THE HAGUE (Reuters) - The International Criminal Court’s budget has come under pressure after being given Libya’s file by the U.N. Security Council, but a contingency fund could help pay for investigations if needed, its president said.
Moving with unprecedented swiftness, the ICC prosecutor started a probe into the killing of civilian protesters in Libya after the Security Council referral in February and is expected to request the issue of arrest warrants next month.
ICC President Sang-Hyun Song said the court’s current annual budget of 103.6 million euros ($149 million) was agreed prior to the Libya referral and will put “extra pressure” on court finances in what will already be its busiest year of operations.
“We are now in the process of assessing the financial impact this referral will have and to what extent it may necessitate additional funding,” Song told Reuters Thursday.
“We are trying very hard to absorb the cost of the Libya situation within the framework of the existing budget. There is also a contingency fund we would be able to have access to if necessary.”
The ICC is conducting three trials, but has opened six official investigations and 11 preliminary examinations, posing an increasing challenge to keep its costs under control.
But speaking on the sidelines of the World Foresight Forum in The Hague, Song said the contingency fund allows the court, if approved by member states, to gradually tap into an extra 7 million euros in funding if required by the prosecutor’s office.
Elizabeth Evenson at New York-based Human Rights Watch said the Security Council referral handed the court an opportunity, but also a burden as it had not allocated additional funding.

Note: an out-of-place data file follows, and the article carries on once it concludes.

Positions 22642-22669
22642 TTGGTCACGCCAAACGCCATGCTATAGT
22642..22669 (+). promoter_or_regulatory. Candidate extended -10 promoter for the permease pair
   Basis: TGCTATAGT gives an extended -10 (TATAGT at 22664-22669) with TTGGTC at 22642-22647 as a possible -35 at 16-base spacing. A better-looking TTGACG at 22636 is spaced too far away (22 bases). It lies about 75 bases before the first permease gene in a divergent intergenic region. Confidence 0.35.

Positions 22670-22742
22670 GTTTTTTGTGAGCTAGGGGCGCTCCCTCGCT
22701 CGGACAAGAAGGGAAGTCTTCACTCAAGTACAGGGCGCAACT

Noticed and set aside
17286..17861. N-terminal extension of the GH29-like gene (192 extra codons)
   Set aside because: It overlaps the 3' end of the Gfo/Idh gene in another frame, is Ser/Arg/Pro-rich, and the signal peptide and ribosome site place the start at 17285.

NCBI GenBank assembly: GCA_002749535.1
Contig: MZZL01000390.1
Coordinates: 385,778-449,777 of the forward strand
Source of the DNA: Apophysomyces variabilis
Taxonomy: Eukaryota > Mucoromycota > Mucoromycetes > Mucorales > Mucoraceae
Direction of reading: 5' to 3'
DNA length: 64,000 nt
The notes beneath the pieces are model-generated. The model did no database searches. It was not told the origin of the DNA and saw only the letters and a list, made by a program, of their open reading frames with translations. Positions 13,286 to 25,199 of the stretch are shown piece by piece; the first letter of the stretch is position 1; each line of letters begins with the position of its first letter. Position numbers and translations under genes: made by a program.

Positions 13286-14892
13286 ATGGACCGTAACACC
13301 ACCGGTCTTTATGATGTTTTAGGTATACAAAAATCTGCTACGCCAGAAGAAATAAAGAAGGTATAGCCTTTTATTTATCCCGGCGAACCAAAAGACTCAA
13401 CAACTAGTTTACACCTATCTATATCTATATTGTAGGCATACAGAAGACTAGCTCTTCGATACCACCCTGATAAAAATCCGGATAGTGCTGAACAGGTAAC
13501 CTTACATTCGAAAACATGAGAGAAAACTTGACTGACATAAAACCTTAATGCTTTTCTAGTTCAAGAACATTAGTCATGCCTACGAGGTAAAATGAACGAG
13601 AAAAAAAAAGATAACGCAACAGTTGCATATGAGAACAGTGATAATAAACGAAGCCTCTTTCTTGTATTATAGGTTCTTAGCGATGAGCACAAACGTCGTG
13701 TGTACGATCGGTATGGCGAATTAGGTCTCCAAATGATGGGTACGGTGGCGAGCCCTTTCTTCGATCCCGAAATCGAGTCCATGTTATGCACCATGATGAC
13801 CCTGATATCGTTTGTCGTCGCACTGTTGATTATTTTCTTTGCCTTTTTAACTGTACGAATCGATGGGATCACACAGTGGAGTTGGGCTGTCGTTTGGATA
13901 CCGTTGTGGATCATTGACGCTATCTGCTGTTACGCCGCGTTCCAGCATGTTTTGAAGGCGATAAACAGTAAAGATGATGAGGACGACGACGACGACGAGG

“I think the real difficulty will come when the regular budget needs to be approved,” Evenson said. “It’s not just possible to reshuffle resources around anymore because there is demonstrated increase in the court’s activities.”
She said HRW was concerned about “a breaking point” with the court facing a significant increase in investigative, outreach and witness protection work but unchanged resources.
As of March 31, the court had only received 43 million euros of its 2011 budget and Song said a budget and finance committee was now discussing the 2012 budget ahead of more detailed discussions in the second half of the year.
The office of the prosecutor did not immediately reply to a request for comment.
The ICC is the world’s first and only permanent war crimes court, set up by the signing of the Rome Statute in 1998, and is funded by contributions from member states -- many of which are cutting their own budgets due to austerity programs.
It has struggled with a lack of state support, with global powers such as the United States, Russia and China refusing to sign up, while many Arab states have also snubbed it.
The ICC’s first trial, against accused Congolese warlord Thomas Lubanga, has also been mired in procedural delays and objections from the defense over evidence disclosure.
But Song said closing arguments are scheduled in August and he expected the trial to be completed this year.
Editing by Mark Heinrich